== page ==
Joan Didion was absolutely right when she wrote 30 years ago that we tell ourselves stories in order to live. Life gives us events, she said in not so many words, and we deal with those events by shoehorning them into narratives, story lines that make them easier for us to understand, or at least to accept. This has never been more true than since September 11, 2001, a day full of life-events that we have worked diligently to assign meaning to, one narrative at a time. Since that day we have told ourselves countless stories about it, and the stories have been so plentiful and so similar that they have already started to come off as cliché. The waiter who leapt from the top of the World Trade Center in order to escape the flames. The firefighter who charged up the smoke-filled stairwell to save the trapped victims, but he never made it up, and they never made it down. The series of phone messages that spouses came home to at the end of that day, which their loved ones left over the course of the morning. For two years we've been telling ourselves these stories in order to live with what happened.
The account given of that day by Lisa Lewenz, a Baltimore filmmaker and programming director at Maryland Art Place, both is and is not one of those stories. It is, insofar as Lewenz on that day in New York demonstrated the courage, resourcefulness, and selflessness that many others did. It is not a typical Sept. 11 story, however, insofar as Lewenz, a documentarian whose work tends to center on the memory, did not seize the opportunity to document what would be the biggest story--and the greatest shared memory--of our time. Instead, she set up an ersatz ambulance service, posted news about blood donation, and sat outside Bellevue Hospital in Lower Manhattan, collecting information from all those who came looking for missing loved ones. Lewenz also took a few still pictures that day, she says, but she has never looked at them. "When I'm ready, I'll look at [them]," she says.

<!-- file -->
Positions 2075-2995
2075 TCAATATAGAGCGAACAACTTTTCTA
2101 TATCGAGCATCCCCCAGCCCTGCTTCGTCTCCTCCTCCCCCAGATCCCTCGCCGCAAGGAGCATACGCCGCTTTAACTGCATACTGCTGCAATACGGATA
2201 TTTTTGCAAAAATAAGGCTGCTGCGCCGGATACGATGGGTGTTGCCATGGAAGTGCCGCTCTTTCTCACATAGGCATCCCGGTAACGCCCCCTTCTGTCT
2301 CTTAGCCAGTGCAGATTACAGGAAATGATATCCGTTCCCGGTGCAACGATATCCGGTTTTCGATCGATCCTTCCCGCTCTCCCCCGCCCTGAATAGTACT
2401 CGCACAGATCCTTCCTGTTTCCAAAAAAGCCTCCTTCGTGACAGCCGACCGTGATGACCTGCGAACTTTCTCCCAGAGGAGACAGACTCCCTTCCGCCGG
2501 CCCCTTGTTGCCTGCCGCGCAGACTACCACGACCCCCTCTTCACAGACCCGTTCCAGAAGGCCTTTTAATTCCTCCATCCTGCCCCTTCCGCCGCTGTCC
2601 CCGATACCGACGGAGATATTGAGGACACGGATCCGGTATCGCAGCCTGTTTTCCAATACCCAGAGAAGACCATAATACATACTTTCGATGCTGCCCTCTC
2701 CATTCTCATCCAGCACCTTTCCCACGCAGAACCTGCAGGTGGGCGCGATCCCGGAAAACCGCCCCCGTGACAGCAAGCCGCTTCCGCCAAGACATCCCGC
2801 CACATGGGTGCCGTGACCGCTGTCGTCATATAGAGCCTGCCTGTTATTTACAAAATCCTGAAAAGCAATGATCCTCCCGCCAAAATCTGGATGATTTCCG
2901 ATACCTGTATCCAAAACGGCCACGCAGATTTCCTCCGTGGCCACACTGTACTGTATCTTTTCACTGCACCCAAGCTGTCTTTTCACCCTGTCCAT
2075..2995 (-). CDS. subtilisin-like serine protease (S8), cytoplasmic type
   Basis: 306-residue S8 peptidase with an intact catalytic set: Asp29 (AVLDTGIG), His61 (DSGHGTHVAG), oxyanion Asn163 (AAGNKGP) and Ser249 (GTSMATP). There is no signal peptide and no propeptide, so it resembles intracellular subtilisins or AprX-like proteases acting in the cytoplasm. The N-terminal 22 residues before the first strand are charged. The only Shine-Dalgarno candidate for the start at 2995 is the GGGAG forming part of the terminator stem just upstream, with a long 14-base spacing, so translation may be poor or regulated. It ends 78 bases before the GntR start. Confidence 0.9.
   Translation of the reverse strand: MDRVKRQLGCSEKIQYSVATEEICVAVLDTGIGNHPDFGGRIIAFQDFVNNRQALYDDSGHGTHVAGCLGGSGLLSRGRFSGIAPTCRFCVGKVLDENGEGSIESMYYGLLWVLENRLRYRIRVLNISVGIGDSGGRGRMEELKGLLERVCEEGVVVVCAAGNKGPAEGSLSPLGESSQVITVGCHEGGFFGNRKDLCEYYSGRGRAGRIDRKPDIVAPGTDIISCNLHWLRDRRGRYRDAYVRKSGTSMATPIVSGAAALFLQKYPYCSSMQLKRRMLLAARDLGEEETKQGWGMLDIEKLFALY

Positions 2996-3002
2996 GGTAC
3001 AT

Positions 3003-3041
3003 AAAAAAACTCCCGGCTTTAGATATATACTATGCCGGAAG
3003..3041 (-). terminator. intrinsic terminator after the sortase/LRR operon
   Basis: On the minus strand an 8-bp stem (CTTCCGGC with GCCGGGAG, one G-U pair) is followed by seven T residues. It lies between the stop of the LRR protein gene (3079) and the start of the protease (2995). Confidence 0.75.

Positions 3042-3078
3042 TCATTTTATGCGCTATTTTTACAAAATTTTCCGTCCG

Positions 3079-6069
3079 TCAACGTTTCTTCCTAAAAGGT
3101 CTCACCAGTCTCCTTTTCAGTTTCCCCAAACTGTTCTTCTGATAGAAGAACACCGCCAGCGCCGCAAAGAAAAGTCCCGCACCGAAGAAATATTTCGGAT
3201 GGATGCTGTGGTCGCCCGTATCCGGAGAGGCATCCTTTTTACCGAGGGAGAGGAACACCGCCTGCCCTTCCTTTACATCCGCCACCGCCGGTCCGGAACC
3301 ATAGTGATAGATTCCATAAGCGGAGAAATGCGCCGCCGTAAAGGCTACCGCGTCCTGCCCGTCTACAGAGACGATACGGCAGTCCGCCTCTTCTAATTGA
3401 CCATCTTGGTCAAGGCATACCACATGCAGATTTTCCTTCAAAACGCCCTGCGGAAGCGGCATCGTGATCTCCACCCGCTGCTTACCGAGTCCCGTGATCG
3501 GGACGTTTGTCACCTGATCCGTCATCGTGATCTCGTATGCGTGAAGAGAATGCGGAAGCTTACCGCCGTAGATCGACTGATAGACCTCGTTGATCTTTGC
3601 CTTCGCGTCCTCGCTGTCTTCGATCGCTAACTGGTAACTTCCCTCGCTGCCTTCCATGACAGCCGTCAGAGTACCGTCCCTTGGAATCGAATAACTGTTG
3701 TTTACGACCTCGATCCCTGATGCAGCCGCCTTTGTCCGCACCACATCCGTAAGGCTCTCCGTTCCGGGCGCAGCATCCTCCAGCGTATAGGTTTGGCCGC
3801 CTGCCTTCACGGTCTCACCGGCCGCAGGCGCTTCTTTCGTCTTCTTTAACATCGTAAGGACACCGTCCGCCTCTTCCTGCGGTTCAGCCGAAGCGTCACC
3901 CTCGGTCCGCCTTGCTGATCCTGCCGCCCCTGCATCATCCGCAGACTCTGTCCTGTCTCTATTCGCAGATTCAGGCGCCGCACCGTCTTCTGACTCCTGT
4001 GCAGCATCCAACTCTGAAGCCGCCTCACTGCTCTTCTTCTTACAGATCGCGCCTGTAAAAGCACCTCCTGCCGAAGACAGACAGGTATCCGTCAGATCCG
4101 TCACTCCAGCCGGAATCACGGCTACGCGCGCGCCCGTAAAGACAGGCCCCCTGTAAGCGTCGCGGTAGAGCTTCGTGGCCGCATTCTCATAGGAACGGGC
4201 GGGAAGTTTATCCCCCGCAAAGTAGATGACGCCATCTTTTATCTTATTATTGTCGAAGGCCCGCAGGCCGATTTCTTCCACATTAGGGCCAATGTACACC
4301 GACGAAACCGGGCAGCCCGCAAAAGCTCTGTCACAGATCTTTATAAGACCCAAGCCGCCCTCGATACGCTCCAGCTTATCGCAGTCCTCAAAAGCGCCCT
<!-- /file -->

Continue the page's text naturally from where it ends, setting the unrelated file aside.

As an artist, in other words, she did nothing that day. As a person, she did everything she could. So talking to Lewenz today about her experience not only adds to the canon of truly human stories we have about Sept. 11, it offers a way of understanding how those events affected one artist's mind, as well as how an artist can sometimes do her best work when she's not concerning herself with The Story.
Lewenz's account appears here in her own words, edited for space and sequence. She begins by explaining that she had been splitting her time between Baltimore and New York until, in the fall of 2001, she "forced herself" to sell her Maryland home and move to Manhattan. She arrived there on Sept. 10, 2001. She awoke on her first morning in New York on Sept. 11, in her apartment on 23rd Street, between the hospitals on First Avenue and the World Trade Center.
"I turned on [NY1], which is the news channel, while I was making breakfast, making coffee, getting about my day. I turned on the TV with the volume off and I looked up and there's this suddenly shaky image of the World Trade Center. It just kind of veered. I turn on the volume and I get this man and a woman in conversation, and after his talking and her talking I was able to realize. My first reaction was kind of surreal. I remember rooting myself--I think this is the news, and I think this is really [NY1], and I think this is really happening now. Then there was the realization of the jet. You could see the outline, the silhouette of the jet in the building, and I just went into immediate mode.